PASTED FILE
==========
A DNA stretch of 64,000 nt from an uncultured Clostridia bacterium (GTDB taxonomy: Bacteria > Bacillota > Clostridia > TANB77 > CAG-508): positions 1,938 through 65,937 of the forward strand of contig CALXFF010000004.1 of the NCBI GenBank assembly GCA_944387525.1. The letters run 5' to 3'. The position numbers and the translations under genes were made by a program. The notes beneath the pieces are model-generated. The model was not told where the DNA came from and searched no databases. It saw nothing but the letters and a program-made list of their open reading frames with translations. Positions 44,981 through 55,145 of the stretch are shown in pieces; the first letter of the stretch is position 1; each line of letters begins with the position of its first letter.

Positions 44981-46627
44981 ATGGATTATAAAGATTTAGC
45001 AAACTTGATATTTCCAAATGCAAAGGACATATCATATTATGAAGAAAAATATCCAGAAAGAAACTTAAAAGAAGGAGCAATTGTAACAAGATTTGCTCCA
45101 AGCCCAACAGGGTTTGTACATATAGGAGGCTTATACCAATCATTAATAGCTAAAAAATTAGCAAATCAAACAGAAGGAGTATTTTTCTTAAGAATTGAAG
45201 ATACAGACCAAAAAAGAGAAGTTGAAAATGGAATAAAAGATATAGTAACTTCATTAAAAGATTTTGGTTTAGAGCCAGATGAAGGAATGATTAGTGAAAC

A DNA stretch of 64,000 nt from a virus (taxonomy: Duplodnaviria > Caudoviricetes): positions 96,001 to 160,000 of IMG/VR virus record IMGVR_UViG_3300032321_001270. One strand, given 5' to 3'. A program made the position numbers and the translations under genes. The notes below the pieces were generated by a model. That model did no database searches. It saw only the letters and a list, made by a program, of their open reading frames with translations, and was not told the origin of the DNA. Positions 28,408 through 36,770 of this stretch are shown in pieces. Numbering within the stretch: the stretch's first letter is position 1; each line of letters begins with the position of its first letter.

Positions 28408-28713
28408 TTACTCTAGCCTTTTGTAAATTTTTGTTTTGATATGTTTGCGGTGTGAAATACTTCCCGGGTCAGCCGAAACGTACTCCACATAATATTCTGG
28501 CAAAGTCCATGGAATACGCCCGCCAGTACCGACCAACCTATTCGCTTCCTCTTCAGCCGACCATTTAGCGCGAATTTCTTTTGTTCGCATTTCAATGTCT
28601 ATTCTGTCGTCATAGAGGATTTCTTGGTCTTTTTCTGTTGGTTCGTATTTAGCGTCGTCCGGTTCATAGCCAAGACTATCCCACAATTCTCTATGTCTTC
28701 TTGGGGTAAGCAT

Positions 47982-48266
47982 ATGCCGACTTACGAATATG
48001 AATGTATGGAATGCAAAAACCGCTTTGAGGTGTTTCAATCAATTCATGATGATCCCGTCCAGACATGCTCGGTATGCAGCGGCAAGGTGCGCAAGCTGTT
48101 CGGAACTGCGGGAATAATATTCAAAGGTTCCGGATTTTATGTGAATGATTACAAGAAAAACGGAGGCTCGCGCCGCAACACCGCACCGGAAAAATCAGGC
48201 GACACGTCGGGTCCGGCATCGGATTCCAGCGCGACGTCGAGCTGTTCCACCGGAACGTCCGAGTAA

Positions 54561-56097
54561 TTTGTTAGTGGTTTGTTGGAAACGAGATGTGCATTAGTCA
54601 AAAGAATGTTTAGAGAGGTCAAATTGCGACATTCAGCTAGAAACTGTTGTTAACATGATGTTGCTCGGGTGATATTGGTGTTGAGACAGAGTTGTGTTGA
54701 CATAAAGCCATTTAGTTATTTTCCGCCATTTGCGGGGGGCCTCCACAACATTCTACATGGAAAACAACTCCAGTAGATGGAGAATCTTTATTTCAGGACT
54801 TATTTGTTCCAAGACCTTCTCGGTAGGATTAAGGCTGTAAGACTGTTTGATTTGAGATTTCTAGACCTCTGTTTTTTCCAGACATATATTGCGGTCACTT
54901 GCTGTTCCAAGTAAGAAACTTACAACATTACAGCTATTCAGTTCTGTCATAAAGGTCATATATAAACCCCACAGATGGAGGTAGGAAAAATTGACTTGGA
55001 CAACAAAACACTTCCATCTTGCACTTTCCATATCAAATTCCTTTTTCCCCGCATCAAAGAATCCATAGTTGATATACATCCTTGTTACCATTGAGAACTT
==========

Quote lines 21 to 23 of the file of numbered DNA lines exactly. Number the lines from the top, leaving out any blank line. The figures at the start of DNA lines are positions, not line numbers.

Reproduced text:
54701 CATAAAGCCATTTAGTTATTTTCCGCCATTTGCGGGGGGCCTCCACAACATTCTACATGGAAAACAACTCCAGTAGATGGAGAATCTTTATTTCAGGACT
54801 TATTTGTTCCAAGACCTTCTCGGTAGGATTAAGGCTGTAAGACTGTTTGATTTGAGATTTCTAGACCTCTGTTTTTTCCAGACATATATTGCGGTCACTT
54901 GCTGTTCCAAGTAAGAAACTTACAACATTACAGCTATTCAGTTCTGTCATAAAGGTCATATATAAACCCCACAGATGGAGGTAGGAAAAATTGACTTGGA